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Haley Zaremba

Haley Zaremba

Haley Zaremba is a writer and journalist based in Mexico City. She has extensive experience writing and editing environmental features, travel pieces, local news in the…

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Renewable Energy Stocks See Record Investments


As a global community, we’re known for a long time now that it’s imperative for the worldwide economy to decarbonize rapidly and in earnest if we have any chance of avoiding catastrophic climate change. But as clear as this message has been and as loud as the pleading from the scientific community and elite international consortiums like The Intergovernmental Panel on Climate Change (IPCC) has gotten in recent years, global leaders and the private sector have been excruciatingly slow to lead the charge toward a more climate-friendly world.   It turns out that maybe all we needed was a global apocalypse to finally catalyze the global clean energy transition. The novel coronavirus dealt such a sweeping interruption to the economic status quo and the monumental momentum of business as usual that, for the first time since the industrial revolution, the world was able to take a breather and make a real attempt to realign our industrial and economic trajectory. 

Organizations as respected as the World Economic Forum have advocated using the pandemic’s disruption as an opportunity to create a “new energy order” and a “great reset.” International agencies such as the United Nations, the International Energy Agency, and the European Union, are all drafting or already imposing green stimulus plans. Even the private sector is getting on board--a surprising number of blue-chip companies are pushing for a green energy stimulus. But, until now, the United States has been resistant to follow the sweeping transition toward cleaner, greener practices. 

Now, with a new administration coming into power and the Democratic party taking control of both the Senate and the House of Representatives, it looks like the United States might finally be on track to take a place at the helm of the decarbonization movement. Already, the news of the blue wave solidified by this week’s runoff elections in Georgia has “stoked a record flood of cash into renewable-energy exchange-traded funds” according to a Bloomberg report released on Friday.  Related: India Oil Demand Falls For First Time In 20 Years Due To COVID

Back in April, at what proved to be just the very beginning of the COVID-19 outbreak, Oilprice reported that “the coronavirus pandemic is one of the biggest and unprecedented seismic shifts in the global economy that we’ve ever seen in modern history, and it’s just getting started.” That statement has proven to be a fortuitous one, and the upcoming “financial revolution” described in that article is now well underway as the Environment, Sustainability, and Governance (ESG) investment trend is proving to be a lasting one.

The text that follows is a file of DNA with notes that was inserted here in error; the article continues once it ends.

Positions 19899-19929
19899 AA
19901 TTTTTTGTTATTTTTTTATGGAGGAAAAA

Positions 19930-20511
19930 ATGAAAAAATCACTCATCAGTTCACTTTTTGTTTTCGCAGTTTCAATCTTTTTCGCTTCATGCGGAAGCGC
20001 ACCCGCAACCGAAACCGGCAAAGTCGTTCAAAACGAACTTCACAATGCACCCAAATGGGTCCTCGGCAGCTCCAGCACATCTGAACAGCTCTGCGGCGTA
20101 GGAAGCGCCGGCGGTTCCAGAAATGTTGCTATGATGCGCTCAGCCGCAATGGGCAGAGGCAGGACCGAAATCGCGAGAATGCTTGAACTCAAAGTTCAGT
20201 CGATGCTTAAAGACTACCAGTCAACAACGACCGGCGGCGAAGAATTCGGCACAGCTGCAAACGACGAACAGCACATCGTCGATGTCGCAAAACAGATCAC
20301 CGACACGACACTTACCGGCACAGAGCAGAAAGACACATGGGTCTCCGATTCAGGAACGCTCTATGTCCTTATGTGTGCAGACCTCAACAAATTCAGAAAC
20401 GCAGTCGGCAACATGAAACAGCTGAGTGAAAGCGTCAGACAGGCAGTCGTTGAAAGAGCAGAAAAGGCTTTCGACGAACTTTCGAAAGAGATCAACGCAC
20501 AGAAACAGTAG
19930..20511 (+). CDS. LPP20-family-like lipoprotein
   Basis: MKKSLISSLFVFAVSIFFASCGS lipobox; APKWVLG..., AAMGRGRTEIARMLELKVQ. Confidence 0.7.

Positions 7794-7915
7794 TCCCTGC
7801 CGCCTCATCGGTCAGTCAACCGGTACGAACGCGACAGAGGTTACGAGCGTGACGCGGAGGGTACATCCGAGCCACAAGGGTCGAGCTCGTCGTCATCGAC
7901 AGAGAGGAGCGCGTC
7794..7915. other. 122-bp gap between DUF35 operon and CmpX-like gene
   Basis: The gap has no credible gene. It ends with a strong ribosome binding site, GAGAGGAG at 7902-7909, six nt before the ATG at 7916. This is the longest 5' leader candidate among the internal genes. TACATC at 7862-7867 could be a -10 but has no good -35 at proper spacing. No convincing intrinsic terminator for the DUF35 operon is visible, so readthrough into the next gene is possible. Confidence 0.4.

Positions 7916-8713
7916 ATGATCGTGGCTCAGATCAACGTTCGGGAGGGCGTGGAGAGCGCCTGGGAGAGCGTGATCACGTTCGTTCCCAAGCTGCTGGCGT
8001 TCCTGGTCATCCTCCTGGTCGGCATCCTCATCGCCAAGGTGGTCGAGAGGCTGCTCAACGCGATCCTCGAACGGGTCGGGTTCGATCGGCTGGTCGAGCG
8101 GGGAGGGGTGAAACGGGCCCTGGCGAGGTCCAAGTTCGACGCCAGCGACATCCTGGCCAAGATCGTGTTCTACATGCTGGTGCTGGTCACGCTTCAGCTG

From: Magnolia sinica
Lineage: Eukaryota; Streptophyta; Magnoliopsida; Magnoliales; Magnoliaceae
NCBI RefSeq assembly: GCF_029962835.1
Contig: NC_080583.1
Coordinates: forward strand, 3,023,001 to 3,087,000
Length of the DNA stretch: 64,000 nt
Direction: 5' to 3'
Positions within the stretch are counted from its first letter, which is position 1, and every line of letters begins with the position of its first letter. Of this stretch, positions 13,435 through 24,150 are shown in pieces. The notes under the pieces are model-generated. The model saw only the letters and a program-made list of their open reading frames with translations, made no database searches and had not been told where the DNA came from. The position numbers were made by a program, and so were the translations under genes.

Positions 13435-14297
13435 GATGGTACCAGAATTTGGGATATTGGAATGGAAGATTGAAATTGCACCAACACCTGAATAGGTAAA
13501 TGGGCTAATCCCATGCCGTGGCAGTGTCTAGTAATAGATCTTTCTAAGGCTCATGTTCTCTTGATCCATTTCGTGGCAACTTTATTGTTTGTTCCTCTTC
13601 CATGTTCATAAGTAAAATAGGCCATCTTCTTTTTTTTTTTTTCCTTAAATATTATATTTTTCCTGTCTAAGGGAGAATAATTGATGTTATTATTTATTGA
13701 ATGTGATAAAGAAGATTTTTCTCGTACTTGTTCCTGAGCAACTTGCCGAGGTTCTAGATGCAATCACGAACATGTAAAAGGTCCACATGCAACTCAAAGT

Just this week, “the $6.2 billion iShares Global Clean Energy ETF (ticker ICLN) lured a record $691 million of inflows so far this week, according to data compiled by Bloomberg. Meanwhile, the $4.6 billion Invesco Solar ETF (ticker TAN) is on track to take in nearly $370 million this week -- another all-time haul,” Bloomberg’s Friday report detailed. 

Investors are banking on the hope that with the combined forces of Joe Biden at the helm of the federal government and Democrats ruling Congress, green energy is going to get a huge boost from a green stimulus package as well as new and supportive policy measures, “boosting the appeal of ‘clean’ funds.”

The boost to clean funds, of course, is not universally celebrated. Fossil fuel tycoons and out-of-work laborers in the shale patch fear that the focus on developing green energy alternatives and diverting funds to ESG will come at their expense. But there is a strong argument to be made that even in West Texas, clean energy is the way forward and the key to job creation. Peak oil is upon us, and fossil fuels may never bounce back to their former glory. Various opinions from industry experts indicate that Texas would be better off placing its hopes in solar energy or renewable energy storage than in a revival of the shale play. 

Furthermore, regardless of the current administration or the economic bottom line in the short-term, climate change will be very, very expensive for all of us. A 2018 report by scientists within the Trump administration found that global warming will cost the United States hundreds of billions of dollars each and every year, and that’s not even accounting for the massive impact on human and ecological health. Letting go of allegiance to the shale revolution is not only a smart environmental move, the data shows that it's also a great financial move regardless of your politics. 

By Haley Zaremba for Oilprice.com


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